February 24th, 2014
One of the things about Scrum that many organisations find uncomfortable is the concept of accountability. Who do we hold accountable for this piece of work if things don't go well? Because Scrum doesn't have the role of project manager, there is no single point of failure upon whose shoulders responsibility will ultimately rest, which is inconvenient. There is an underpinning philosophy to Scrum which is that "people are good, they want to do a good job and nobody screws up deliberately". Not everybody agrees with this view of human nature and some are quite explicit in their distrust of other human beings. For these people, Scrum will never work as it is so heavily built on trust. Management who operate at a distance find it harder to trust and would really like the clarity of one person they can go to, exert some pressure on and perhaps have a hold over to encourage greater performance.
Most people realise this is a fallacy when operating in an environment where the engagement of the delivery team is crucial. Instead Scrum was engineered to develop a close bond between all of those committed to making a project work, such that everyone feels a sense of responsibility and, more importantly, an innate desire to be successful due to having an explicit stake in the creation and outcome of whatever it is we are building. The fact that the development team is given a solution-agnostic goal to work on, has control over what they commit to, how they intend to go about building it and then get to demonstrate their progress every couple of weeks identifying ways to improve gives them the three elements of motivation that Dan Pink points out in his talk on The Surprising Science of Motivation: Autonomy, Mastery & Purpose.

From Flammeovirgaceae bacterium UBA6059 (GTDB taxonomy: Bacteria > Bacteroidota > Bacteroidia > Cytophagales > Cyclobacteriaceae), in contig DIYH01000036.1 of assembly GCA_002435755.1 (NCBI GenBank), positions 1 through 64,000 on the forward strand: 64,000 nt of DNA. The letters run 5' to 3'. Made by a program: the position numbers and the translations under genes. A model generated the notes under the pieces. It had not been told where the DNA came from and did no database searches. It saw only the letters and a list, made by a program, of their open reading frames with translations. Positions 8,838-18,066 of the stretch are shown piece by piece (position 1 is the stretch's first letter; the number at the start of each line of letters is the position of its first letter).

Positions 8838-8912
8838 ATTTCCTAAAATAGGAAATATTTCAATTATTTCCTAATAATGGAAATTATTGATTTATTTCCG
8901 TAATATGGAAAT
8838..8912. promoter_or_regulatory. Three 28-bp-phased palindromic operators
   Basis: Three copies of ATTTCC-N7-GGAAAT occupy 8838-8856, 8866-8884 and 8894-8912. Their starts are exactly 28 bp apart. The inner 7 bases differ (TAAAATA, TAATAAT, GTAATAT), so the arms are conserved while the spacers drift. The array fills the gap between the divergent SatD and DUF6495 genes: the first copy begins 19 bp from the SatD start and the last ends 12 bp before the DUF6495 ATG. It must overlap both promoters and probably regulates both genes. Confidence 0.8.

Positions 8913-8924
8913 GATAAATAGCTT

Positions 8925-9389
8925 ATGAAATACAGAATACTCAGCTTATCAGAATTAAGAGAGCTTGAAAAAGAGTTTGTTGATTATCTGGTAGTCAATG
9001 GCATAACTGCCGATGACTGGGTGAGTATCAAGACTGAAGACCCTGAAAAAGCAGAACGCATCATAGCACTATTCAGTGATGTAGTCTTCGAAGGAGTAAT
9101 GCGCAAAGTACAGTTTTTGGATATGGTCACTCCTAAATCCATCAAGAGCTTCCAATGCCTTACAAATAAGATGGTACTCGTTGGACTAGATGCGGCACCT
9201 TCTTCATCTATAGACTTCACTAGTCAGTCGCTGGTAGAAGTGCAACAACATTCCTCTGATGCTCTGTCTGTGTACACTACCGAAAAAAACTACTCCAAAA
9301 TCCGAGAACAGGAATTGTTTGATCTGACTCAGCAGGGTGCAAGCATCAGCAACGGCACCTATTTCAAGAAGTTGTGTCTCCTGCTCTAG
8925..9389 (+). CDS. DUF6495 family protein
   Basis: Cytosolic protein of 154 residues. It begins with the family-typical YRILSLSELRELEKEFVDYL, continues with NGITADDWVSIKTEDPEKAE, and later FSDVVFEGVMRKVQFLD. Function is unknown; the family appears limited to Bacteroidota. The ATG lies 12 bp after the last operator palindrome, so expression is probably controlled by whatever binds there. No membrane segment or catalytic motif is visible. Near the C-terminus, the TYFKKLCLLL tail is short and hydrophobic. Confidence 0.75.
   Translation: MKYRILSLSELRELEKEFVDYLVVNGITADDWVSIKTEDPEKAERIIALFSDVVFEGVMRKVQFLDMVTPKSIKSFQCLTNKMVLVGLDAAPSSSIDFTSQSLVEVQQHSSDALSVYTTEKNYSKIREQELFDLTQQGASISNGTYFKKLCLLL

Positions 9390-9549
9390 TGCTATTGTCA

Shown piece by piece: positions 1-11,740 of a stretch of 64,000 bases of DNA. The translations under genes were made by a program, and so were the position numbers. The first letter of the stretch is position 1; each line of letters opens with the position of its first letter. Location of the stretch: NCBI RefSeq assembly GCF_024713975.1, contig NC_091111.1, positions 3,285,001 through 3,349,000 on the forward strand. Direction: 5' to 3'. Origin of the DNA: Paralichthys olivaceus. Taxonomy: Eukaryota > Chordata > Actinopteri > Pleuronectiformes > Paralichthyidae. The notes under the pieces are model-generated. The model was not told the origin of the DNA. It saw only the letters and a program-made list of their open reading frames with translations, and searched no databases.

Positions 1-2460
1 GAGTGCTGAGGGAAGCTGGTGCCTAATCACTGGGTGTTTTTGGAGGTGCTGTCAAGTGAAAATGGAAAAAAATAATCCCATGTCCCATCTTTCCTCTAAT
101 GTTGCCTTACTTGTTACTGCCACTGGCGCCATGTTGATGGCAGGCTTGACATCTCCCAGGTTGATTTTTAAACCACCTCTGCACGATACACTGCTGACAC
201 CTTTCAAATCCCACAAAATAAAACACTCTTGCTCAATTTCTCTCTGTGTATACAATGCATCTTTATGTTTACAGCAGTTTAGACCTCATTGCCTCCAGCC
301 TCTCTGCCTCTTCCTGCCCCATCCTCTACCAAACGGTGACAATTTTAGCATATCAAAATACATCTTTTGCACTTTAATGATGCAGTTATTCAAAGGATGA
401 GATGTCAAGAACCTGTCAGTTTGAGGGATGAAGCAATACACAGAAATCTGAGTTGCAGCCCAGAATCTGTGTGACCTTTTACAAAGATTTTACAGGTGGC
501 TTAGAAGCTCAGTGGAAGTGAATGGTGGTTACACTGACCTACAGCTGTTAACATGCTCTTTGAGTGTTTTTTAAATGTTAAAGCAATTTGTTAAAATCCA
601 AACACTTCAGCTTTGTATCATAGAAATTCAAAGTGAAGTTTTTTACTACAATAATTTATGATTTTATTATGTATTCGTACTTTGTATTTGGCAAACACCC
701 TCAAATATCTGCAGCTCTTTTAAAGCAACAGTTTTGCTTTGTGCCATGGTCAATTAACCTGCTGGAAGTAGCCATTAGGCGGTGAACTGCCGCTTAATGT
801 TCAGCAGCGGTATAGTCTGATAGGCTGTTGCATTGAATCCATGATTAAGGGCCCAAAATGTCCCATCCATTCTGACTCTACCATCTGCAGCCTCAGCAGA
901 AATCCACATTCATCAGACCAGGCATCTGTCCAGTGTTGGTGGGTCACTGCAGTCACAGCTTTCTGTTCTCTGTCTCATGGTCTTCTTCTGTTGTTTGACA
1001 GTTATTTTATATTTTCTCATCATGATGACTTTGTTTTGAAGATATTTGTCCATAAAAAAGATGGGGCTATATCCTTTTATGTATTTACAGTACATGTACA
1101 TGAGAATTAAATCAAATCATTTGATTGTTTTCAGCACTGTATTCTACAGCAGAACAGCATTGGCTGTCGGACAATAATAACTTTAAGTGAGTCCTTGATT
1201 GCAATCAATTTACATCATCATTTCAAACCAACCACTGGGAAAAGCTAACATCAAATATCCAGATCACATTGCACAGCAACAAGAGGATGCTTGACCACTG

If we overlaid an authoritative role on this setup, it would naturally undermine the impact that the concept of a self-organising team would have. That is not to say that the Product Owner doesn't have authority - they do, but over the product not the team. The product owner will make decisions (perhaps even autocratically in some situations) about goals, release dates, requirements and priorities. That's their job. But the development team itself doesn't have the easy way out of a leader to make a decision, or even a simple, democratic voting process - the minority shouldn't be steamrollered. The development team make their decisions based on consensus - that is something that we are all happy to go along with and support. So there isn't even a process for singling out a scapegoat within the development team. They succeed or fail as a team. As do the Scrum team as a whole.
If (and I really want to stress the word IF here) you wanted the most black and white version of accountability in Scrum it would go like this:
- If the product turns out to not be valuable or viable, the product owner should pull the plug
- If the product owner doesn't pull the plug on a failing product, they should be stopped by the organisation
- If the team is unable to deliver enough value to make what would otherwise be a valuable product viable then the product owner should either (a) support the team's development so they can improve or (b) find find themselves a new team
- If the team aren't able to deliver enough value because there are too many impediments, they should find themselves a new ScrumMaster
- If there are too many impediments, the ScrumMaster should change their organisation or change their organisation!
I will say it again though - this is black and white (too much so) and in reality it will be a lot more collaborative than this but it shows how low down the chain the ScrumMaster comes in terms of accountability - this is often a huge surprise for many organisations as they confuse the ScrumMaster with a project manager role.
Projects should be evaluated on a sprint by sprint basis, constantly asking whether this is still a worthy investment and how we can improve our situation. This isn't about voting off the weakest link but rather continually finding ways to help people who inherently want to do a good job, do what they need to do.
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